Archive for April, 2014

Questions to Ask

Recently, I have been thinking of two things: how we teach our children to think of others and how we train ourselves to do the same thing.

In a Bible study for parents my friends are doing, the author prompted them to teach their children to ask “What needs to be done here?” when they leave a room or enter it.

“What needs to be done here?” forces the speaker to think how they can contribute to the overall effort of the family to keep the house, of a group to prepare for a meeting, or simply to help another person complete a task. What needs to be done could be picking up, doing dishes, opening the door for someone, or offering to help with an ongoing effort.

Asking “What needs to be done here?” also teaches that someone must step up to solve problems and that person is often you. Be courageous and ask, “What needs to be done here?” even if that thing is out of your comfort zone. Be someone who contributes and not someone who only takes.

Yesterday,┬áthe teacher of my Bible study group told us to ask ourselves “How can I show love in this situation?” Like the previous question, it forces the speaker to look beyond themselves and ask what someone else needs. Answering this question honestly means placing the needs of the person before you above your own. It means working towards loving someone else when we may feel like reacting in the exact opposite way.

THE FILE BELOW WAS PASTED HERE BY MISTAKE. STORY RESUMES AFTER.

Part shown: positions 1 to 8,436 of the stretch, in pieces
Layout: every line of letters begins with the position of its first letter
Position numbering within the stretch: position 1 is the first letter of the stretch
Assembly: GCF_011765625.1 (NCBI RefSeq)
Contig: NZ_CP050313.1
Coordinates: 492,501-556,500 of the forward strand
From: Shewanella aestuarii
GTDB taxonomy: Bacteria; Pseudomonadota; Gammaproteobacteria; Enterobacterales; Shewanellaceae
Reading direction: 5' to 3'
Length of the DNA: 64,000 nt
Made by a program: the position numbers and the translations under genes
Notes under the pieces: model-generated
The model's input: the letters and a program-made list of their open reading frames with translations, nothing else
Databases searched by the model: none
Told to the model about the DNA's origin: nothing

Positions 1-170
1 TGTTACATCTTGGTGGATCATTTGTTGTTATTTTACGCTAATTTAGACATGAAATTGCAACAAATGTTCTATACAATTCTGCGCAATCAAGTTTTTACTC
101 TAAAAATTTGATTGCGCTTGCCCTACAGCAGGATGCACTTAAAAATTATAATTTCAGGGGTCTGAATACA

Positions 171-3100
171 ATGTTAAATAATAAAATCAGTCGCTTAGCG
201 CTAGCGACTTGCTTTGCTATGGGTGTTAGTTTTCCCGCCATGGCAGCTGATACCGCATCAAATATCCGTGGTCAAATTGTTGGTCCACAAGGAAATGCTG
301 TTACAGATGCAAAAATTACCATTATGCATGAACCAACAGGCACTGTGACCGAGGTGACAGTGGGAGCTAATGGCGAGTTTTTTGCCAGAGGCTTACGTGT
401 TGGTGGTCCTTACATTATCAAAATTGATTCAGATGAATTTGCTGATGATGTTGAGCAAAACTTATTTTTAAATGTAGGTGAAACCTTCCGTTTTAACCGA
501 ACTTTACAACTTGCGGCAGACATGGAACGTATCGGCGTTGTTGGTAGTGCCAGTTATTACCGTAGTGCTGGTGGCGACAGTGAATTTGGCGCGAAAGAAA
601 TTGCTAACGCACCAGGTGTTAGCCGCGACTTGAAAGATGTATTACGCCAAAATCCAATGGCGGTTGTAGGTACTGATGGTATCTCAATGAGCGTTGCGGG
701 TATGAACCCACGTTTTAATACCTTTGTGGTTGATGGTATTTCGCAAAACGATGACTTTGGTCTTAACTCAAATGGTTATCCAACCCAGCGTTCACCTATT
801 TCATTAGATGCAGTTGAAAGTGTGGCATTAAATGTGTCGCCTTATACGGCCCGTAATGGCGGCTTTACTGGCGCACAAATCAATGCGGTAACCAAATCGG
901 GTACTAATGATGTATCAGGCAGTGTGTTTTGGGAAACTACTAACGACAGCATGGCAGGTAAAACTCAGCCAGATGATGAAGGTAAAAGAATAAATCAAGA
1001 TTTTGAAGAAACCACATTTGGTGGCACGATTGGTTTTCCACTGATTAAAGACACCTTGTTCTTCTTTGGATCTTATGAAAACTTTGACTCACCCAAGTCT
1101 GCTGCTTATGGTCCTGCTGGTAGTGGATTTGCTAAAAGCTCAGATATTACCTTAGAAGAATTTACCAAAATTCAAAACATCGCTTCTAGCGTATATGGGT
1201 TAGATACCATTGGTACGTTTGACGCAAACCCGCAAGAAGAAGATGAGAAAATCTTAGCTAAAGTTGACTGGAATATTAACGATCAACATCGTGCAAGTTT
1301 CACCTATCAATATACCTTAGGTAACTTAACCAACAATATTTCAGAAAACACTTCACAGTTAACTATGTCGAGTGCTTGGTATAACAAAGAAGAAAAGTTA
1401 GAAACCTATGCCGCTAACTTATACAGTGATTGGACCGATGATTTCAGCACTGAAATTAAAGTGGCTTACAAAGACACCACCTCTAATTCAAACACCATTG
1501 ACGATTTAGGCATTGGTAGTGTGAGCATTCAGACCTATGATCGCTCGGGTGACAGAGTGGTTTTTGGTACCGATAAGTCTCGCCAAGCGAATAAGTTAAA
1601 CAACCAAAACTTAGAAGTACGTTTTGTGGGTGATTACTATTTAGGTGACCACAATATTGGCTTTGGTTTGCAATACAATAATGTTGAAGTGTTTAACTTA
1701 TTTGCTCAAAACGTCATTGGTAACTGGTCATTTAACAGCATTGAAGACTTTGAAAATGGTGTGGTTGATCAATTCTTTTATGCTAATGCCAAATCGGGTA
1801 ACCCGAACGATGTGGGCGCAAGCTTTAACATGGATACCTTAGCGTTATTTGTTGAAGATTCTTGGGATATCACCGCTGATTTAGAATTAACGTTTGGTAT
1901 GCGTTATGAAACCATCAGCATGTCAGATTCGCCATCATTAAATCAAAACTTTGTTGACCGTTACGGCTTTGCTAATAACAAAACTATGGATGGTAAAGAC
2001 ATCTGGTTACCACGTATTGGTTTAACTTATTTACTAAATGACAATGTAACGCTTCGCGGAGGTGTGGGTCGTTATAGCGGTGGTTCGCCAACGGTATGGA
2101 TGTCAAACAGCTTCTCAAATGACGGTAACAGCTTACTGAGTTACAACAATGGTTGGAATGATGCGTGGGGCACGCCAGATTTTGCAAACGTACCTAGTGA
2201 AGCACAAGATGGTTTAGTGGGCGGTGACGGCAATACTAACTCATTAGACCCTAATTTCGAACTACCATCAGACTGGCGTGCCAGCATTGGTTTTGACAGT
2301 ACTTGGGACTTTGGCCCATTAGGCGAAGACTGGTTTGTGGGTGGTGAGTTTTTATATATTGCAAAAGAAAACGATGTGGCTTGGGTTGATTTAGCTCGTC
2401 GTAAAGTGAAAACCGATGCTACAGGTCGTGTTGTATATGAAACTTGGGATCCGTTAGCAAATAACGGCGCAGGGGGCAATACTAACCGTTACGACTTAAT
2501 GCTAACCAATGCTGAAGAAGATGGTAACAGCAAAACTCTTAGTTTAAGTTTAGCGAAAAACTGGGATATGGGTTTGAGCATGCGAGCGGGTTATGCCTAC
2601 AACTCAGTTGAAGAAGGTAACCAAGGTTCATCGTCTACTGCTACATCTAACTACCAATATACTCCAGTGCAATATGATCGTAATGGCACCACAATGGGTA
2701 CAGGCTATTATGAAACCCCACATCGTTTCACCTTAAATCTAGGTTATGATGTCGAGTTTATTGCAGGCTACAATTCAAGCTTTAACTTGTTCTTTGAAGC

Something our children, and some adults still, need to be taught is that it is not all about them. In fact, it never is. This path we are on is about others. It is about how we can best show love to other people. This is the thing Jesus asked of us. He told us to love God and love others.

He did not say love when it was convenient, when we were being loved in return, or when we would get something out of it. He just said to love.

Next time you are in a situation with anther person and you are unsure what to do ask, “How can I show love in this situation?” or “What needs to be done here?” and then have the courage to respond.



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We say prayers for many things in our family. At meals and bedtime, we let the boys lead the prayers. They usually choose to sing the mealtime prayer and switch off saying the bedtime ones. Wash, who just turned three, has the idea of continually giving thanksgiving down.

Wash’s Prayer

Thank you God for eatin’
Thank you, God.
Thank you, God for playin’
Thank you, God.
Thank you, God for dinosaurs.
Thank you, God.
Thank you, God for sleepin’
Thank you, God.

My children continually remind me to be thankful for the simple things in life. Thank you, God. Thank you, God.

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